Like everyone around the world we're working hard to adapt to these changing times. We paused the sailing part of eXXpedition Round the World for 12 months in Tahiti after 6 months at sea as safety and travel restrictions make it impossible to continue the route as planned and we’re putting our energy into a Year of Virtual Impact program which kicks off with the launch of the SHiFT Platform on World Oceans Day.
KS: Are there plans for future expeditions?
EP: Our next great adventure is this Year of Virtual Impact program we’re working on due to the coronavirus. Working with our industry partners we’ve got some exciting digital tools and initiative launches on the horizon including the launch of the SHiFT Platform on World Oceans Day 2020 (embargoed press release above)!
We're excited to work closely with SAP, for example, leveraging technology and their Qualtrics customer experience solution to create a custom-built digital platform - SHiFT Platform - that can help people navigate hundreds of ways to solve the ocean plastics issue and explore the solutions that are most relevant to them. Beyond finding their role in reducing plastic waste, we're also inviting people to take action and collaborate with others making an impact around the world.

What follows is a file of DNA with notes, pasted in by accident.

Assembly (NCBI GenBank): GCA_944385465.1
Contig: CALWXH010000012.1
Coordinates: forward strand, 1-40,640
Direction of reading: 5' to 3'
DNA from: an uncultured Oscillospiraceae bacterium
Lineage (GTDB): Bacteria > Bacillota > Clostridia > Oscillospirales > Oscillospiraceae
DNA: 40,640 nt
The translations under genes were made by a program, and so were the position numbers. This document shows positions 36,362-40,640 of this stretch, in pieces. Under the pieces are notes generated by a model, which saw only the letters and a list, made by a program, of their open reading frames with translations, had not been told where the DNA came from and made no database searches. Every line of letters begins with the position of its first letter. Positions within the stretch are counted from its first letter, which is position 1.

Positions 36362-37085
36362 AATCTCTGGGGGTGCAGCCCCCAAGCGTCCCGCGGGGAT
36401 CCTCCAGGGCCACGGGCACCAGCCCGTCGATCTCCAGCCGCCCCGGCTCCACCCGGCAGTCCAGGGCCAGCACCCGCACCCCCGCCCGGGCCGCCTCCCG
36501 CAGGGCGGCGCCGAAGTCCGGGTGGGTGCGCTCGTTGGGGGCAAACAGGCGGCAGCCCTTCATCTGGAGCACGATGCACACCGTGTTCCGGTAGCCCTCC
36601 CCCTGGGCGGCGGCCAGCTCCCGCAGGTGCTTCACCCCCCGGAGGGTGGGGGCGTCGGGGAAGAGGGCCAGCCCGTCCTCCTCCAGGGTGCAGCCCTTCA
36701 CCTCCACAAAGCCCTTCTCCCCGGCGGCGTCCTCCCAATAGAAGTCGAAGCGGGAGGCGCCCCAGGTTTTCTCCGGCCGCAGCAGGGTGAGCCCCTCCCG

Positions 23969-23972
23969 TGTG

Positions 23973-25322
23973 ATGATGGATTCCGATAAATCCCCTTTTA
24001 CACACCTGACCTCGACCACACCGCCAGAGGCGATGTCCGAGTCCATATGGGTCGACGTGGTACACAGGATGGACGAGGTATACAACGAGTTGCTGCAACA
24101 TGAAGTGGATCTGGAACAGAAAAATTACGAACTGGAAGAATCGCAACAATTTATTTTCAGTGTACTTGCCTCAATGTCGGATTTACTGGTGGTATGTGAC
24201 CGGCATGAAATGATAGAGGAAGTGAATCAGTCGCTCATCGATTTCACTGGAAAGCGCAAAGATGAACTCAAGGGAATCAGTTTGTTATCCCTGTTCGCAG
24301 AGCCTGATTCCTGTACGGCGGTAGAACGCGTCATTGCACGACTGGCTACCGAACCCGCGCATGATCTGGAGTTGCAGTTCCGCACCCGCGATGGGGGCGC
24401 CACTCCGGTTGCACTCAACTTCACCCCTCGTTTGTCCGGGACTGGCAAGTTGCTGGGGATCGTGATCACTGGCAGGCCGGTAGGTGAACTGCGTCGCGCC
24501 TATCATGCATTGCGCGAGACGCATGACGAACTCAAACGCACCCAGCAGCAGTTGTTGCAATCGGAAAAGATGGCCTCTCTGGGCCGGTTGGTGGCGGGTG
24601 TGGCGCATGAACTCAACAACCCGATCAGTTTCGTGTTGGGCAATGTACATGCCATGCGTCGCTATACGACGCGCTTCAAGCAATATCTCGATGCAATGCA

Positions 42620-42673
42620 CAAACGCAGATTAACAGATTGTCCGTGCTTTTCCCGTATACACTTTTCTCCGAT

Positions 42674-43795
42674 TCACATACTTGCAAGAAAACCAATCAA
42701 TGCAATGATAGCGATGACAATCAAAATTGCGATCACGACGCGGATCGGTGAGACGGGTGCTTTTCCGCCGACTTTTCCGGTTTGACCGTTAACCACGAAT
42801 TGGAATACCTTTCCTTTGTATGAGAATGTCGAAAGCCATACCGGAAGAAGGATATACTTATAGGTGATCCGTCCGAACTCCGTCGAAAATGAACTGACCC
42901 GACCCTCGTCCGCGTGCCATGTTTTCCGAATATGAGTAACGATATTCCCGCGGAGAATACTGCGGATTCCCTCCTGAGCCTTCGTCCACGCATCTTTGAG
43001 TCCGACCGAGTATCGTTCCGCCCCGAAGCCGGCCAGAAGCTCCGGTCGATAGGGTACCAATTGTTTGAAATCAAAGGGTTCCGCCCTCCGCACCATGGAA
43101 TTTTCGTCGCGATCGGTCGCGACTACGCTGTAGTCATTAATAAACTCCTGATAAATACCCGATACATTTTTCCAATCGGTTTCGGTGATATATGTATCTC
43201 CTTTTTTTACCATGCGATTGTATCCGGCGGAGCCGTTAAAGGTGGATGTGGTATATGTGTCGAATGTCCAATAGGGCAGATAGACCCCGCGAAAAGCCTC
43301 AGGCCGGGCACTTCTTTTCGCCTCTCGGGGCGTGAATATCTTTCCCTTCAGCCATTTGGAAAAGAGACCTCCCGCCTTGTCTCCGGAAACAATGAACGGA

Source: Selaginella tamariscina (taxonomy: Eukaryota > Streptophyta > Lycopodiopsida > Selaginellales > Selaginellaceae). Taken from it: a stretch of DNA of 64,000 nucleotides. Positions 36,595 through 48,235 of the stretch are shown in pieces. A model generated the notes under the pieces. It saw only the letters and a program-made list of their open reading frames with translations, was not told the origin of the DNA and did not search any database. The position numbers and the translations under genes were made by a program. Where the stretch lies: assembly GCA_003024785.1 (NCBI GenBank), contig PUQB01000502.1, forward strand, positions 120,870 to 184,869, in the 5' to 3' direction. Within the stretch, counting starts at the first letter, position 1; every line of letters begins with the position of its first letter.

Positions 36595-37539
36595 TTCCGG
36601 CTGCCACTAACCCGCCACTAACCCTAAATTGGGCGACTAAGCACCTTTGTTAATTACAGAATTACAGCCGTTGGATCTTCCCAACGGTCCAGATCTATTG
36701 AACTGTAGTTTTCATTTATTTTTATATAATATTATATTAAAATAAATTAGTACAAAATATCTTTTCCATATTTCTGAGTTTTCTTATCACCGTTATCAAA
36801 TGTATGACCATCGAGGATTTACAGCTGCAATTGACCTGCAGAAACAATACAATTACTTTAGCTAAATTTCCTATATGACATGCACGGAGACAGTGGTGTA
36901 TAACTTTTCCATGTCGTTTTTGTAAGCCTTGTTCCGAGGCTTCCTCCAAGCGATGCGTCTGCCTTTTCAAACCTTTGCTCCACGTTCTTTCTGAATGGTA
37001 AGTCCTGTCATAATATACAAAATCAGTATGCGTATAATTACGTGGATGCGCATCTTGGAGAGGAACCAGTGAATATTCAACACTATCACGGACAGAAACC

Also, in the meantime, we are continuing our science on land with PerkinElmer’s FT-IR technology looking to continue analyses of the samples we’ve collected to help feed the global thinking and research around microplastics.
Emily Penn and Dr Winnie Courtene-Jones were speaking to Dr Karen Steward, Science Writer for Technology Networks.